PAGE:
8. Hazell's Annual, 1910. p. 199.
  9. Cradock Service Record. The National Archives. ADM 194/42. f. 191.
  10. "Motor-Car Accidents" (News). The Times. Monday, 4 July, 1910. Issue 39315, col D, p. 9.
  11. The London Gazette: no. 28413. p. 6407. 6 September, 1910.
  12. Record of Officers attending the Royal Naval War College. The National Archives. ADM 203/99. f. 45.
  13. "The Atlantic Fleet" (News in Brief). The Times. Wednesday, 30 August, 1911. Issue 39677, col E, p. 10.
  14. The London Gazette: no. 28587. p. 1657. 5 March, 1912.
  15. "The King's Investiture" (Court and Social). The Times. Thursday, 7 March, 1912. Issue 39840, col C, p. 11.
  16. "Naval and Military Intelligence" (Official Appointments and Notices). The Times. Tuesday, 27 August, 1912. Issue 39988, col F, p. 8.
  17. "Court Circular" (Court and Social). The Times. Friday, 11 October, 1912. Issue 40027, col A, p. 9.
  18. "Naval Command Changes" (Official Appointments and Notices). The Times. Saturday, 23 November, 1912. Issue 40064, col E, p. 8.
  19. Cradock Service Record. ADM 196/20. f. 699.
  20. Dundas. p. 165.
  21. Grant. "H.M.S. Canopus, August, 1914, to March, 1916—I." pp. 151-152.
  22. Grant. "H.M.S. Canopus, August, 1914, to March, 1916—I." pp. 151-152.
  23. Ross. Admiral Sir Francis Bridgeman. p. 272.
  24. Quoted in Ross. Admiral Sir Francis Bridgeman. p. 273. Ellipses in original reproduction.
  25. Diary entry, c. late December 1911, AGDF 2/1, f. 133-134, Grant Duff MSS, Churchill Archives Centre, Churchill College.
  26. Bridgeman to Sandars, 7 January 1915, MS.Eng.hist.c.768, f. 10, Sandars Papers, Bodleian Library, Oxford University.
  27. "The Late Admiral Cradock" (Obituaries). The Times. Saturday, 14 November, 1914. Issue 40696, col C, p. 11.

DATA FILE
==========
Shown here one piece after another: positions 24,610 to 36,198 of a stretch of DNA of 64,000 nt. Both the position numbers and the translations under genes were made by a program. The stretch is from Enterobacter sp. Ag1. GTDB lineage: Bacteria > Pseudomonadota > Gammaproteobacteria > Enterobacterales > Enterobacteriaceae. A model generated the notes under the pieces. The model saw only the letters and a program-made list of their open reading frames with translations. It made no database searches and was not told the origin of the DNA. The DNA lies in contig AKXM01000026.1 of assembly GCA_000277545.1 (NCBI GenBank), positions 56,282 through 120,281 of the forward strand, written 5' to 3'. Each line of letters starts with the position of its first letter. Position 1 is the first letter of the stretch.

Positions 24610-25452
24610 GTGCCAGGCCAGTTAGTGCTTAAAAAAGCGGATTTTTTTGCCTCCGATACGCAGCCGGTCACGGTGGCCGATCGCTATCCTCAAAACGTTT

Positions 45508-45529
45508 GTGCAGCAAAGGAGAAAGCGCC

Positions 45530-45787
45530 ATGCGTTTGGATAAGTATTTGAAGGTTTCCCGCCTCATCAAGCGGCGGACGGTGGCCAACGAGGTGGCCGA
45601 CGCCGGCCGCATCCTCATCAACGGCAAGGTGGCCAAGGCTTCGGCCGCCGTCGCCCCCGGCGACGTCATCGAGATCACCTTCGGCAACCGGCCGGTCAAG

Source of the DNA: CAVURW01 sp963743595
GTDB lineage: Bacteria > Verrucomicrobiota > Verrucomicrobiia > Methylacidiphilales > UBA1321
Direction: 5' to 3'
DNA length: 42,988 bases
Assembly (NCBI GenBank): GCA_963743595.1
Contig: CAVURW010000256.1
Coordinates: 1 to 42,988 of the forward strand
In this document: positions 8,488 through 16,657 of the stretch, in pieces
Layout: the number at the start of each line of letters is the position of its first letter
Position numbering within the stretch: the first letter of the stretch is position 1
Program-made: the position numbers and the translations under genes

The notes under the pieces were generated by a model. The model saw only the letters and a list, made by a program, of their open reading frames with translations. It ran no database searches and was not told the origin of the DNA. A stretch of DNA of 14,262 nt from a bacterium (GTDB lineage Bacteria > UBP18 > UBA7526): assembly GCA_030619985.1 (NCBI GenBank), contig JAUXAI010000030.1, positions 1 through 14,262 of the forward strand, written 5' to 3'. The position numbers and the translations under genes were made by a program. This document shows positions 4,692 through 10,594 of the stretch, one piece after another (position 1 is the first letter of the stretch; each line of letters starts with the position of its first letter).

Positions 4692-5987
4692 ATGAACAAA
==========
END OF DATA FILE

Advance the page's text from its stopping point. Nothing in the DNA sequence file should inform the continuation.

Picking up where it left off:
28. "Proposed Memorial to Admiral Cradock" (News in Brief). The Times. Monday, 18 January, 1915. Issue 40754, col B, p. 11.
  29. 29.0 29.1 "The Glory of Coronel" (News). The Times. Saturday, 17 June, 1916. Issue 41196, col C, p. 8.
  30. "News in Brief" (News in Brief). The Times. Friday, 9 June, 1916. Issue 41189, col B, p. 5.
  31. The Navy List. (January, 1901). p. 221.
  32. Cradock Service Record. The National Archives. ADM 196/42. f. 89.
  33. The Navy List. (May, 1902). p. 224.
  34. Cradock Service Record. The National Archives. ADM 196/42. f. 89.
  35. Cradock Service Record. The National Archives. ADM 196/20. f. 699.
  36. Cradock Service Record. The National Archives. ADM 196/42. f. 89.
  37. Cradock Service Record. The National Archives. ADM 196/42. f. 89.
  38. Cradock Service Record. The National Archives. ADM 196/42. f. 89.
  39. Cradock Service Record. The National Archives. ADM 196/42. f. 89.
  40. Cradock Service Record. The National Archives. ADM 196/42. f. 89.
  41. "Naval and Military Intelligence" (Official Appointments and Notices). The Times. Monday, 14 June, 1909. Issue 38985, col D, p. 8.
  42. Cradock Service Record. The National Archives. ADM 196/42. f. 89.
  43. Cradock Service Record. The National Archives. ADM 196/42. f. 89.
  44. Cradock Service Record. The National Archives. ADM 196/42. f. 89.
  45. "Naval and Military Intelligence" (Official Appointments and Notices). The Times. Tuesday, 21 January, 1913. Issue 40114, col C, p. 10.